dedicated program to provide the missing elements?
Mergers and acquisitions that produce a single "integrated"
program can have serious drawbacks in that one is never quite
certain what will happen to the "acquired" company or at a minimum
to certain features of it. It is almost a truism that when a press
release says "marketing has shown that...." you know you are about
to lose one of your favorite features or find it transformed to the
point of being unrecognizable. The spate of mergers and acquisitions
is part and parcel of the industry-wide trend of "dumbing down"
Links With Other Programs
The second model involves a series of "linked" products in which
each one does what it does best, but links to the other products.
The advantage of this model is that to a large extent you can select
what products you want to use. The disadvantage is that even within
the available products the "link" may be slow or otherwise limited
or unreliable. This model also tends to lead to a lot of
finger-pointing when the time comes to troubleshoot a problem.
However, when the links are done well, it also leverages the
superior functionality of the component pieces.
In some cases, links to other programs can provide "multiplier
effects." Thus for example TimeMatters' link with the Worldox
document management system provides a "multiplier" for its conflict
checking module (as does its own more limited document management
system). Normally, conflict checking is only as good as the data
that has been entered into the program and thus is extremely limited
since a large amount of data normally resides outside the given
program. However, the TimeMatters conflict check also examines the
entire document store, thus dramatically increasing its
effectiveness. Programs such as Amicus Attorney, which also links
with Worldox, do not do this and their conflict checking routines
are correspondingly less effective.
What consequences does this have for you in evaluating various
products for purchase? This will depend on your preferences in terms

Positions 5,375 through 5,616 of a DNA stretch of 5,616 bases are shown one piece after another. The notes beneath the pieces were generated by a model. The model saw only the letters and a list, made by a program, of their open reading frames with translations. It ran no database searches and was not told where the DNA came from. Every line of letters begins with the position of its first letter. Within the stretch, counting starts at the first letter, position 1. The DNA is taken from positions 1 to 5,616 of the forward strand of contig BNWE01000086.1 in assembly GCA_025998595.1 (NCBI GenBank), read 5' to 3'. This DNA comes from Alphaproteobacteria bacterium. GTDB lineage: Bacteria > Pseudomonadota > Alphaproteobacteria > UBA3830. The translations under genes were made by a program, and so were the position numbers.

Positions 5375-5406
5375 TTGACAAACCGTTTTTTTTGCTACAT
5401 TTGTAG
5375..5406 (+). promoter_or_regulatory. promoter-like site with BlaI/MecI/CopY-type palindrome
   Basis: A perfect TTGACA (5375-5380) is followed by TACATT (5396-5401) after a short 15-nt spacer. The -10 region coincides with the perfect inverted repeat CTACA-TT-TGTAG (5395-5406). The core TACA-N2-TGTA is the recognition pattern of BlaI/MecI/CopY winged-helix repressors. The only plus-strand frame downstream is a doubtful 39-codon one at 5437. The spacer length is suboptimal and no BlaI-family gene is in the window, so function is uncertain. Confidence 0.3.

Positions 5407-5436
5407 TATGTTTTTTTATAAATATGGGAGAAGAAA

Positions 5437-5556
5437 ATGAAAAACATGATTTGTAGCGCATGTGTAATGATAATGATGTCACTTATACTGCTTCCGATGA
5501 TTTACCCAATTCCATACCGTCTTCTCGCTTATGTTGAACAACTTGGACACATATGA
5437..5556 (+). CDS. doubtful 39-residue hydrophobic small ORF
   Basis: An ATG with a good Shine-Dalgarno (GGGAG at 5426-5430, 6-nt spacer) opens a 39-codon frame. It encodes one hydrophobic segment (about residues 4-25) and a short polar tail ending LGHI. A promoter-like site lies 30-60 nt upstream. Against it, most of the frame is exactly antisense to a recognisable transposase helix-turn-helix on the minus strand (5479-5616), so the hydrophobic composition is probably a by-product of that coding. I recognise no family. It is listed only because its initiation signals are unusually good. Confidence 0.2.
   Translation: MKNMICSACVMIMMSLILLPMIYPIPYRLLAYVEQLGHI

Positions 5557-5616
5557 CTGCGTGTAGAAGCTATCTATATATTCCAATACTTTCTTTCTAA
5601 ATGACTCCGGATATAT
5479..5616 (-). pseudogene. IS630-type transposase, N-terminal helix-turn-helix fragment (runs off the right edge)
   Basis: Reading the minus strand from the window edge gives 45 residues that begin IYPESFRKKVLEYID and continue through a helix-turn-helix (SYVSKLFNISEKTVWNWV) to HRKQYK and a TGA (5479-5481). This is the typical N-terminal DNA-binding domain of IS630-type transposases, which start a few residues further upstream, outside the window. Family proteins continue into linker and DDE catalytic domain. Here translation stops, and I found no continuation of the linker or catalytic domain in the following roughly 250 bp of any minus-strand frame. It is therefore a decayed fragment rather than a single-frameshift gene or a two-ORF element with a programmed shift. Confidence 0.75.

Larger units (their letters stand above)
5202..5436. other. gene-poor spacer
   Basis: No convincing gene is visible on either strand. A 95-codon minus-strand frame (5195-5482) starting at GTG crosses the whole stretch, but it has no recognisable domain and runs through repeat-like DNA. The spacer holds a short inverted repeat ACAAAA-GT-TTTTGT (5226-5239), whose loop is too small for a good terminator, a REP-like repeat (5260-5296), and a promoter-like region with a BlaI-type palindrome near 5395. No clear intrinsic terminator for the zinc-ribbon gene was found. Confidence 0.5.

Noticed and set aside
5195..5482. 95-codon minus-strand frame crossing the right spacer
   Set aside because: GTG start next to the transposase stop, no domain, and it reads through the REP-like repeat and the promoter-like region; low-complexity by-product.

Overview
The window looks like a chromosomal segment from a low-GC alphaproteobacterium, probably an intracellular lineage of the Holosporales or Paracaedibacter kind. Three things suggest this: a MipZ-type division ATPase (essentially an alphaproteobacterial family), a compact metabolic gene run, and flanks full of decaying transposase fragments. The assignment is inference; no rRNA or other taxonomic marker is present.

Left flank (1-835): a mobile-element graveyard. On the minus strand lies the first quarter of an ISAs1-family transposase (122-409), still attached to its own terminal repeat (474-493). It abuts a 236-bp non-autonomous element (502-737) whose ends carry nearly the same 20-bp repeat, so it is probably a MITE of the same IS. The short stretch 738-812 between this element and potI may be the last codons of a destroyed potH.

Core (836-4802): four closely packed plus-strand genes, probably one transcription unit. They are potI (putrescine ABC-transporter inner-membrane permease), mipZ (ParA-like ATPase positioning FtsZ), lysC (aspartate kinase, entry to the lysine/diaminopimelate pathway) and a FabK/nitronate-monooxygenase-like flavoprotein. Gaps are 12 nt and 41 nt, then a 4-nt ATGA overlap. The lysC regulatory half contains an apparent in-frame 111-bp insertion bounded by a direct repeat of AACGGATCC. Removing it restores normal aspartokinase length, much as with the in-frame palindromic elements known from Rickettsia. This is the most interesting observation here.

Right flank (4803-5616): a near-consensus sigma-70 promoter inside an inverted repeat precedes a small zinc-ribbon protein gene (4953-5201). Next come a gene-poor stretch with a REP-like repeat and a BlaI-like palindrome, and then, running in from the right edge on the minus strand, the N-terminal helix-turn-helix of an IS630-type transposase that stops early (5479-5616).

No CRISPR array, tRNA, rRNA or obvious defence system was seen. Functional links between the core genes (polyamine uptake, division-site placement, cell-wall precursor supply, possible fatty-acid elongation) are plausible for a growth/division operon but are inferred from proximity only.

of the basic model of the software. For programs based on the
"all-in-one" model, look for "holes" - aspects of the program that
are either weak or non-existent. Will these become a problem in the
future? For programs that privilege links with other software, how
good are the links (some links are known to be somewhat flaky) and
again, what aspectsare weak or have links that are overly
Let us take two examples: if you want basic document management
features but are unwilling to spend the money for a full- featured
program such as Worldox, you might be better off with TimeMatters,
since it has a simplified document management system built in
(Amicus does not). On the other hand, if you need to track deadlines
based on court rules, you might be better off with Amicus Attorney,
which integrates with industry-leading CompuLaw (TimeMatters does
Hard choices have to be made when you want conflicting sets of
features not all of which are offered by a single program.
It is somewhat unclear whether "all-in-one" programs or those
based on the link model will prevail - the chances are that both
models will continue to exist, since both offer advantages. But it
is clear that software makers who do not offer expanded
links with other programs will be increasingly marginalized and may
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One of the new features offered by Word 2002 ("XP") is that when
a document crashes, a screen pops up offering to send the document
and other information to Microsoft for analysis. This may seem like
a nice feature, but it has some problematic aspects for law firms.
Say you are working on a document covered by attorney-client
privilege and Word crashes. Without thinking, you click OK to send
the document to Microsoft.
Since we can presume that Microsoft has not signed an explicit
non-disclosure agreement with your firm, you have now revealed the
contents of the document to a third party. Does this breach
attorney-client privilege (leaving aside for the moment the question
of how anyone would ever be able to prove that you had done so)?
Or, could it be argued that Microsoft here is an "agent" similar
to a secretary or paralegal employed by your firm? One attorney I
spoke with who specializes in intellectual property issues said "the
'agent' view might prevail, but I wouldn't want to try to litigate
that side of the issue."
To be on the safe side, firms adopting Word 2002 would be
well-advised to adopt a policy of not sending documents to Microsoft